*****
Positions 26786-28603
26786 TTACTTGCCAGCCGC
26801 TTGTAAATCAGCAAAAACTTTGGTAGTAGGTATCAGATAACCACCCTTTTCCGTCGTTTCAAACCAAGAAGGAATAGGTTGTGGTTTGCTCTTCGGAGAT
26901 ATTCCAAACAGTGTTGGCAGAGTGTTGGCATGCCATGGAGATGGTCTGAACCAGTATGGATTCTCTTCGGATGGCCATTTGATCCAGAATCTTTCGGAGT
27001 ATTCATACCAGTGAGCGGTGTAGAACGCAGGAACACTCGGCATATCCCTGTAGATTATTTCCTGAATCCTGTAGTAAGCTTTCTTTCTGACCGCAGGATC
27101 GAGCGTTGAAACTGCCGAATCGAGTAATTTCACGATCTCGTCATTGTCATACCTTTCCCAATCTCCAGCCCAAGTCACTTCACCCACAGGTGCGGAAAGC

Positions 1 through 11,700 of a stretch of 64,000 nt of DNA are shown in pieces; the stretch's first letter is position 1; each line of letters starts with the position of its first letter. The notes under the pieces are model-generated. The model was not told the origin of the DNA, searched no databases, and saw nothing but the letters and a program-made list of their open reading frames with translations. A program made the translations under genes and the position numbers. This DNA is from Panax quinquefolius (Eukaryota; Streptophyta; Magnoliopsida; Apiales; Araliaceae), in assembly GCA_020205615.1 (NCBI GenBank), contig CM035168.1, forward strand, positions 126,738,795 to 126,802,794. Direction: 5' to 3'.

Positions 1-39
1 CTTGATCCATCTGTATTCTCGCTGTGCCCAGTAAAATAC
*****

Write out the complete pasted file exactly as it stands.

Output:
Positions 26786-28603
26786 TTACTTGCCAGCCGC
26801 TTGTAAATCAGCAAAAACTTTGGTAGTAGGTATCAGATAACCACCCTTTTCCGTCGTTTCAAACCAAGAAGGAATAGGTTGTGGTTTGCTCTTCGGAGAT
26901 ATTCCAAACAGTGTTGGCAGAGTGTTGGCATGCCATGGAGATGGTCTGAACCAGTATGGATTCTCTTCGGATGGCCATTTGATCCAGAATCTTTCGGAGT
27001 ATTCATACCAGTGAGCGGTGTAGAACGCAGGAACACTCGGCATATCCCTGTAGATTATTTCCTGAATCCTGTAGTAAGCTTTCTTTCTGACCGCAGGATC
27101 GAGCGTTGAAACTGCCGAATCGAGTAATTTCACGATCTCGTCATTGTCATACCTTTCCCAATCTCCAGCCCAAGTCACTTCACCCACAGGTGCGGAAAGC

Positions 1 through 11,700 of a stretch of 64,000 nt of DNA are shown in pieces; the stretch's first letter is position 1; each line of letters starts with the position of its first letter. The notes under the pieces are model-generated. The model was not told the origin of the DNA, searched no databases, and saw nothing but the letters and a program-made list of their open reading frames with translations. A program made the translations under genes and the position numbers. This DNA is from Panax quinquefolius (Eukaryota; Streptophyta; Magnoliopsida; Apiales; Araliaceae), in assembly GCA_020205615.1 (NCBI GenBank), contig CM035168.1, forward strand, positions 126,738,795 to 126,802,794. Direction: 5' to 3'.

Positions 1-39
1 CTTGATCCATCTGTATTCTCGCTGTGCCCAGTAAAATAC